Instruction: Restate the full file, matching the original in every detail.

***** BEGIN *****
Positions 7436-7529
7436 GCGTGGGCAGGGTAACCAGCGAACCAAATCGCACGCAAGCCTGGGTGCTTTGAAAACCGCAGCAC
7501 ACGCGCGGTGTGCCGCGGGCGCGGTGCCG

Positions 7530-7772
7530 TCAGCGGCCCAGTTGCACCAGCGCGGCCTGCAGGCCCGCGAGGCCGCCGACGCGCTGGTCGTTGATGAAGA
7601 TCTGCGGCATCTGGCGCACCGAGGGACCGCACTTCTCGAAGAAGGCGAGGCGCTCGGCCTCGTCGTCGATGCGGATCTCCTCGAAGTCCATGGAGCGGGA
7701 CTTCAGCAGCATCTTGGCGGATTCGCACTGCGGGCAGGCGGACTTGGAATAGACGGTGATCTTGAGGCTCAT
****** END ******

Positions 7436-7529
7436 GCGTGGGCAGGGTAACCAGCGAACCAAATCGCACGCAAGCCTGGGTGCTTTGAAAACCGCAGCAC
7501 ACGCGCGGTGTGCCGCGGGCGCGGTGCCG

Positions 7530-7772
7530 TCAGCGGCCCAGTTGCACCAGCGCGGCCTGCAGGCCCGCGAGGCCGCCGACGCGCTGGTCGTTGATGAAGA
7601 TCTGCGGCATCTGGCGCACCGAGGGACCGCACTTCTCGAAGAAGGCGAGGCGCTCGGCCTCGTCGTCGATGCGGATCTCCTCGAAGTCCATGGAGCGGGA
7701 CTTCAGCAGCATCTTGGCGGATTCGCACTGCGGGCAGGCGGACTTGGAATAGACGGTGATCTTGAGGCTCAT